• Social drugs. Marijuana and cocaine may seriously reduce sperm count, and the ability of the sperm to swim (motility). They also increase the number of defective sperm.

  • Heat:. There is evidence that prolonged exposure to extreme heat, such as in a sauna or jacuzzi, produces high temperatures in the testicles, which negatively affects the sperm.

  • Extremes of weight:. Women who are very thin, or very overweight, often have problems ovulating.

Simple measures

Some of the possible causes of infertility listed above can be controlled. So, stop smoking, abstain from alcohol, and avoid saunas if you are a man.

There are studies which have shown that increased amounts of vitamin C can reverse some of the possible problems causing male infertility. Men who take more than 1000 milligrams a day were found to have increased sperm count, motility and longevity.

Men can try switching to underwear which doesn't hold the testicles quite as close to the body, since this warms the testicles.

Commercial lubricants can interfere with sperm motility, so try not using them for a while if you are having trouble conceiving.

What sort of doctor do you need?

Generally, people are told not to seek help until they have been trying to conceive for at least a year. However, there may be clues that ovulation is not happening, such as irregular or absent periods. A history of sexually transmitted diseases or cancer treatment, or being over the age of 35, may suggest that advice should be sought earlier than one year.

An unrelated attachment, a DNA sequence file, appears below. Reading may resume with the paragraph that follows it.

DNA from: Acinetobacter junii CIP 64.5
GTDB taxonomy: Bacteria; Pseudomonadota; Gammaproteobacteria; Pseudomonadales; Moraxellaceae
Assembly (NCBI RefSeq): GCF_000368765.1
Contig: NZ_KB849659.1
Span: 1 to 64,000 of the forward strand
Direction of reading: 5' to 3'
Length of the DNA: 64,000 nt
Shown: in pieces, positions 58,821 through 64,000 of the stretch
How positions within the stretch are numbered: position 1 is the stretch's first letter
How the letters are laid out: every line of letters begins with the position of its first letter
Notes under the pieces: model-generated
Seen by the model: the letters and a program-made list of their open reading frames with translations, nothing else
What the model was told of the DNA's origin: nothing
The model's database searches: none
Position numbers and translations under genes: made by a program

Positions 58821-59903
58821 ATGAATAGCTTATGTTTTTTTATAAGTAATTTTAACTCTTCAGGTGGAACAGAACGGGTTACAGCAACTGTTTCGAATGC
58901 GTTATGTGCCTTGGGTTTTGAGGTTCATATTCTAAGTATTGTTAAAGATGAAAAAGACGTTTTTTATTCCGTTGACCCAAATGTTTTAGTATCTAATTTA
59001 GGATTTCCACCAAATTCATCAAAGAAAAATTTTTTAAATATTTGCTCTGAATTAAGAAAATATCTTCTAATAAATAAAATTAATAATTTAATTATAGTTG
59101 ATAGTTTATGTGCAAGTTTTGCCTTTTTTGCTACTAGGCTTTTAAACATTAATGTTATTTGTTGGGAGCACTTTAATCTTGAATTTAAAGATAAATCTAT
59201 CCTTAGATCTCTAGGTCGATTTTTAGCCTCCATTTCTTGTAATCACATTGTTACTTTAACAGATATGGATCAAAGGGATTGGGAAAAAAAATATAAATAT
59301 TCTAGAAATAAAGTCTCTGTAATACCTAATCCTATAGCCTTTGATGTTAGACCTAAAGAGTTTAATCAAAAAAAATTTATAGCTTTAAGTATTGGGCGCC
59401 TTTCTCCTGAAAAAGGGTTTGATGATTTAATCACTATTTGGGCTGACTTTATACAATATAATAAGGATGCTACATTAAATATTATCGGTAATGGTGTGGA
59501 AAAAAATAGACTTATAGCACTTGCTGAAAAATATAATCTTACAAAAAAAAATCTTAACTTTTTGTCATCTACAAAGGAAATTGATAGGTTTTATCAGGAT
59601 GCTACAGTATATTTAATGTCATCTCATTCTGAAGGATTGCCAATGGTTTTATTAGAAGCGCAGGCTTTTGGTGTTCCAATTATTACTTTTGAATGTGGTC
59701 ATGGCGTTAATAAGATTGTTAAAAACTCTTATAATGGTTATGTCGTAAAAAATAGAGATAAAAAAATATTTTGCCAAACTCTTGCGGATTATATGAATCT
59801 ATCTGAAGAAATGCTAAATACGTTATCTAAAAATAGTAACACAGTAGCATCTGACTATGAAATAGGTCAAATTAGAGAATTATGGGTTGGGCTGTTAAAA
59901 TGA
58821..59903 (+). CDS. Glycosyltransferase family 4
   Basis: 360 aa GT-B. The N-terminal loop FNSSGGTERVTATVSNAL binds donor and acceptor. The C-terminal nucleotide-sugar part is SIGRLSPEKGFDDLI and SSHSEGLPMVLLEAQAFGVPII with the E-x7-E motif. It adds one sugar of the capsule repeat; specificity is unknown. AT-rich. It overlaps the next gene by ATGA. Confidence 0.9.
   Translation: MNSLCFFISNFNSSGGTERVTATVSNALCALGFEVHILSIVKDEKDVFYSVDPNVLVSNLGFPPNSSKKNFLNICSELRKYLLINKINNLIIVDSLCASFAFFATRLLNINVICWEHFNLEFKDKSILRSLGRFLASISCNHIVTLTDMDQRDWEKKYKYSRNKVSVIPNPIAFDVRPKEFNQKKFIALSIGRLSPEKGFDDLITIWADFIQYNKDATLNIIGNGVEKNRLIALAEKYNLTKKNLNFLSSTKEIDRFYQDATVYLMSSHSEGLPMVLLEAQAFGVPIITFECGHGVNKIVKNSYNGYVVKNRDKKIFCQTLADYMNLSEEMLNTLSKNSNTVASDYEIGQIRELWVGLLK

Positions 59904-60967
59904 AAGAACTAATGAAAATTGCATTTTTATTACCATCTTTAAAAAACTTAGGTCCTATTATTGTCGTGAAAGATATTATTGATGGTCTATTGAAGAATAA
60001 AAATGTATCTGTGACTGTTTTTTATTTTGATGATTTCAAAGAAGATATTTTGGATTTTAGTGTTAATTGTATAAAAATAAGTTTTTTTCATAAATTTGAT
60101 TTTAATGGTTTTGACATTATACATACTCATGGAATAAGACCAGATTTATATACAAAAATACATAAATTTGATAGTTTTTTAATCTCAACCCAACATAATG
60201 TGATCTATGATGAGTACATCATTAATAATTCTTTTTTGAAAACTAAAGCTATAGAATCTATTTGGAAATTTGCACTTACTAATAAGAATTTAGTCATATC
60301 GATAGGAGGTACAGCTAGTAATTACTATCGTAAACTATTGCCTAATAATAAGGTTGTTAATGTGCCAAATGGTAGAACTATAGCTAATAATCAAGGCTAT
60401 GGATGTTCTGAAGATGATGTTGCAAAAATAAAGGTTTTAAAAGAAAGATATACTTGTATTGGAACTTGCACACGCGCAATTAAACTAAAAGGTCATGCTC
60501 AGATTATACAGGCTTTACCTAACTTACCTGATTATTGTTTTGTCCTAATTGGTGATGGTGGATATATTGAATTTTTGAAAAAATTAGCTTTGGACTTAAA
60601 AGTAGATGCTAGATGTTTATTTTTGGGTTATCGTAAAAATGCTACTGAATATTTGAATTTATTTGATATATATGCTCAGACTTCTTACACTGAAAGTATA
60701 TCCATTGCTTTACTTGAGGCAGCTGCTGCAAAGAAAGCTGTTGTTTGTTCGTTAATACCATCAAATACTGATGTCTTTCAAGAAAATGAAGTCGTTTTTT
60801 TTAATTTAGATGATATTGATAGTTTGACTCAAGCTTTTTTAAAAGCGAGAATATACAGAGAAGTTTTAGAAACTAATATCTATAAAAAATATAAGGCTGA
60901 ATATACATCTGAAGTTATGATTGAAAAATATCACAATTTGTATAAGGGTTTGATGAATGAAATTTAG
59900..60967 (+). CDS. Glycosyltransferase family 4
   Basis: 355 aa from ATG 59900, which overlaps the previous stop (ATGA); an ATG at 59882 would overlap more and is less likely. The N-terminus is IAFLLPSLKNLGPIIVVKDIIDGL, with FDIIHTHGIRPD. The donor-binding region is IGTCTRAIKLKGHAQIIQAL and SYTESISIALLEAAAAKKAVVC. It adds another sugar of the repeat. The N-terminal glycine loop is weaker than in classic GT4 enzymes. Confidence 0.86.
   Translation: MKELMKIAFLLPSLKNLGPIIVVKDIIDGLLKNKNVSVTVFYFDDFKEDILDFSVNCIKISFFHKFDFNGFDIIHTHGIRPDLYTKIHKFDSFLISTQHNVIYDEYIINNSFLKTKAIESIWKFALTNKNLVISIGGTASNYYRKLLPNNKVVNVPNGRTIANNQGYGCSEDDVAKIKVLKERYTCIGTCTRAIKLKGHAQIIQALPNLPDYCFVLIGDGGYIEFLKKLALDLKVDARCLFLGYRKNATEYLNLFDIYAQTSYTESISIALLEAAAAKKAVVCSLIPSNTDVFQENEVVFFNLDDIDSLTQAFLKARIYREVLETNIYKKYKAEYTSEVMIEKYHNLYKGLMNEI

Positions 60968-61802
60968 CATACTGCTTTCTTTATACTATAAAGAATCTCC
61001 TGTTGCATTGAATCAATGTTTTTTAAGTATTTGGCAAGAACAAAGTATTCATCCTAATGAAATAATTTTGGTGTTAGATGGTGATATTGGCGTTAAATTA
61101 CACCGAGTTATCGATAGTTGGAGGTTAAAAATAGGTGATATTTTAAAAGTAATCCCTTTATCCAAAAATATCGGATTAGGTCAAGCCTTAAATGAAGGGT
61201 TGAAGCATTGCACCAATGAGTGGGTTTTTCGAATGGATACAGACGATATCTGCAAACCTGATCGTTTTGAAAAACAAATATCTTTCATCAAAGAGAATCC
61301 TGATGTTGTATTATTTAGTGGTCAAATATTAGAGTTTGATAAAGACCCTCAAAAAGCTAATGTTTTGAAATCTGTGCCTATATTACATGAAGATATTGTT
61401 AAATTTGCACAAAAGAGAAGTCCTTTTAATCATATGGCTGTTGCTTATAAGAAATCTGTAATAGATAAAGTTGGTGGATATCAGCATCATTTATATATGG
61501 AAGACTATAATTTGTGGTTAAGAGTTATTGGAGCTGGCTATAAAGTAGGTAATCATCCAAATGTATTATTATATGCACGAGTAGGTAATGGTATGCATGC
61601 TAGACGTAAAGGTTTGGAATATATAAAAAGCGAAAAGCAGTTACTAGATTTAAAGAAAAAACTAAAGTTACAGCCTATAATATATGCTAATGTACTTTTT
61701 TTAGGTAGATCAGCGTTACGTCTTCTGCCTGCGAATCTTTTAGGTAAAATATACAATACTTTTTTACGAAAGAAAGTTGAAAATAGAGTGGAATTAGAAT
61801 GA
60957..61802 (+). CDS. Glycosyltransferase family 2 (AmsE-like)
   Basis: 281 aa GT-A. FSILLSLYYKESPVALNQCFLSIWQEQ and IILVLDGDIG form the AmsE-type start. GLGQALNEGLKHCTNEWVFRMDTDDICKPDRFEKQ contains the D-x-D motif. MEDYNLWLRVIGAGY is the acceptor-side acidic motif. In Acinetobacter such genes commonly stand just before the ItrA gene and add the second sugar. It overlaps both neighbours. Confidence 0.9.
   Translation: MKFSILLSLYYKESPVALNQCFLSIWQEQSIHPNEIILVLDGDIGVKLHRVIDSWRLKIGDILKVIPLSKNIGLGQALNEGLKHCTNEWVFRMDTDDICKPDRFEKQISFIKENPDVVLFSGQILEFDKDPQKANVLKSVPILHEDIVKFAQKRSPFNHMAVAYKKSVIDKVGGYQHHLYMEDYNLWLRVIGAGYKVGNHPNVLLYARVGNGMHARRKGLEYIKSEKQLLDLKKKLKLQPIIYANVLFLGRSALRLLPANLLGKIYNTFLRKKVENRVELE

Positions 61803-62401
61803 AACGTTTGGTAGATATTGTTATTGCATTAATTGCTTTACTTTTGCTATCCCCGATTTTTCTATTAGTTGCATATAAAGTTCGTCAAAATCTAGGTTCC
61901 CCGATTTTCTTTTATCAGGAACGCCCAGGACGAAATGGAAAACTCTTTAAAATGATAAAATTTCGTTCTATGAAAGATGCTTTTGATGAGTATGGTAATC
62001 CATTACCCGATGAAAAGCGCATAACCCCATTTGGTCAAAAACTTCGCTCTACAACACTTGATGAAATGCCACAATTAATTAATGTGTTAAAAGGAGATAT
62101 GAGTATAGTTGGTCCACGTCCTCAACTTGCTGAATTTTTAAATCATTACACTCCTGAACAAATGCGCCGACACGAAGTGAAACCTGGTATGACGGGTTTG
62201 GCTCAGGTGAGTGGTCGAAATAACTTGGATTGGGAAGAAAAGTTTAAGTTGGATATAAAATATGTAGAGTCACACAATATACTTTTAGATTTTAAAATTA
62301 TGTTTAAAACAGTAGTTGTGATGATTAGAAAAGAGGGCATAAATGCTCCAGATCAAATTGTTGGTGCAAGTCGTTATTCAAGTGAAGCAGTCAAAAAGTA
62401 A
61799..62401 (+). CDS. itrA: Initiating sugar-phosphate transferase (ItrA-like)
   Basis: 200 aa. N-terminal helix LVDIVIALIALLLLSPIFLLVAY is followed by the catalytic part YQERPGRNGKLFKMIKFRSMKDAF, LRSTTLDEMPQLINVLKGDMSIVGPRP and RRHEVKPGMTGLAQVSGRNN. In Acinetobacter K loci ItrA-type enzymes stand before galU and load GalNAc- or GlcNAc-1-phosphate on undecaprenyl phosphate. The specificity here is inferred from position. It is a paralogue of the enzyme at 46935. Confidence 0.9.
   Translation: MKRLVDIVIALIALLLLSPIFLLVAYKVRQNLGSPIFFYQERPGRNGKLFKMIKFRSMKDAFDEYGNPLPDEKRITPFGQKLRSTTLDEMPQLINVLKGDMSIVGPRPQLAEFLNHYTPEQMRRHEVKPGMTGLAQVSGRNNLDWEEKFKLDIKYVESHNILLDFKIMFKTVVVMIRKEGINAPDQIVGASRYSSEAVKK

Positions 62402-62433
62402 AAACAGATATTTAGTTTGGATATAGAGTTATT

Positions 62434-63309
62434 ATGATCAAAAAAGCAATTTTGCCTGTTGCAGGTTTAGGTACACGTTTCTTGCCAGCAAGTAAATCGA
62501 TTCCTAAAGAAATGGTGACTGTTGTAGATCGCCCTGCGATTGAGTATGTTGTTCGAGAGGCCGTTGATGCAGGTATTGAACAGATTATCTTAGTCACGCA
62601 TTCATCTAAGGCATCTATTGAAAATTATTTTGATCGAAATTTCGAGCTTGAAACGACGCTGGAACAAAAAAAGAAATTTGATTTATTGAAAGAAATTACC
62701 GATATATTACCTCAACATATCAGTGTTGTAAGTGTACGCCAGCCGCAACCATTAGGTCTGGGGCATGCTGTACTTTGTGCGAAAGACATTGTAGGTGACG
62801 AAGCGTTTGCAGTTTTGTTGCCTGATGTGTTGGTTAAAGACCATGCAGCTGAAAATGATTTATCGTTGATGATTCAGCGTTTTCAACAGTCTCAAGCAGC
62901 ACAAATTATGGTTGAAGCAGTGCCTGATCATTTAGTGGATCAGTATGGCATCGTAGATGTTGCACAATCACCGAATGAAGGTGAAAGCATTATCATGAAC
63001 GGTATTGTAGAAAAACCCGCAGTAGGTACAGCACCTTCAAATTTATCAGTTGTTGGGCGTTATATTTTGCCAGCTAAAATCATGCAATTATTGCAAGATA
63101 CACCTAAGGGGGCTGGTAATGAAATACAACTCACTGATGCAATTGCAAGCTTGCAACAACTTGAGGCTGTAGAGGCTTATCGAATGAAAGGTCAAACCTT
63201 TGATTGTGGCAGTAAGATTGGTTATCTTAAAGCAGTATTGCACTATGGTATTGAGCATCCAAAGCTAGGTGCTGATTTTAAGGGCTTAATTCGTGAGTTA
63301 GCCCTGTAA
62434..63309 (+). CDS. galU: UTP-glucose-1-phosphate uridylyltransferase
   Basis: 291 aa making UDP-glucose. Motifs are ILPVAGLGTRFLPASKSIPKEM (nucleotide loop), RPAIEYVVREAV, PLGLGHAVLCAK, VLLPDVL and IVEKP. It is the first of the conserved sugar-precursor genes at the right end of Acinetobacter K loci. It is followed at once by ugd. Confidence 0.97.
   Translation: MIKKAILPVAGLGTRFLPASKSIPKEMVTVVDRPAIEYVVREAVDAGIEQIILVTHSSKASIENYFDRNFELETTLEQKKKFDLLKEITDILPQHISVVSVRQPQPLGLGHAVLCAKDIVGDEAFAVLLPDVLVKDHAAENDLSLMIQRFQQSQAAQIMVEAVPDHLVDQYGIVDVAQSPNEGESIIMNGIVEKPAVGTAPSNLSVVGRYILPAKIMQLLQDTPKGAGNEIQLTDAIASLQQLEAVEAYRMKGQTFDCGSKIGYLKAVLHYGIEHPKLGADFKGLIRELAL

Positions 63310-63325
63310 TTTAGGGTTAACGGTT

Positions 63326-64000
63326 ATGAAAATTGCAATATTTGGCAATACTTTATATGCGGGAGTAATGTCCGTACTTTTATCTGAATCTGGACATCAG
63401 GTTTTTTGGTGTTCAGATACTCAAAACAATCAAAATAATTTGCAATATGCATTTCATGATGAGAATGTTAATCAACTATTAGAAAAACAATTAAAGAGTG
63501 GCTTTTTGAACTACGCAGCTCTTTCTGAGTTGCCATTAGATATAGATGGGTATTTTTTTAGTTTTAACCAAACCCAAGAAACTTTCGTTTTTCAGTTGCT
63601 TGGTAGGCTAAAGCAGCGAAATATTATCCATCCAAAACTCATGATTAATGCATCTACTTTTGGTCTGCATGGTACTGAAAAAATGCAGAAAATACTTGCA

Start with your family practitioner or gynaecologist. They will often carry out some baseline tests which will suggest where you should go next. Both partners need to be evaluated.

If you do not have medical aid, and money is a problem, your nearest medical school will usually help, although they may advise a longer period without conceiving before seeking help, than a private specialist.

What tests to expect

Try and time your first visit to a fertility specialist to coincide with the first few days of your monthly cycle, so that you can start trying to get pregnant immediately.

Take all your medical records, and make a list of questions which you want to ask. Take along any charts you have been keeping of body temperature or frequency of periods.

Discuss the cost of the tests and possible treatment if you are going privately. Do this at the first consultation so that you have some idea what you are in for.

Your fertility specialist may want to carry out a number of tests. The most common are:

  • A sperm count and examination of the sperm for abnormalities.
  • Blood screening for blood type, full blood count, lipid levels, HIV and hepatits, as well as immunity to German measles (rubella), and thyroid function tests.
  • Bacterial cultures of your cervix (neck of the womb) to check for gonorrhoea and chlamydia, and other infections.
  • Ultrasound of your womb and ovaries. This may be done at different stages of your cycle.
  • Cervical mucous tests, which are done on the day you are most likely to have "fertile mucous". This includes a test done soon after you and your partner have had sex, to see if the sperm are alive and can pass through the mucous.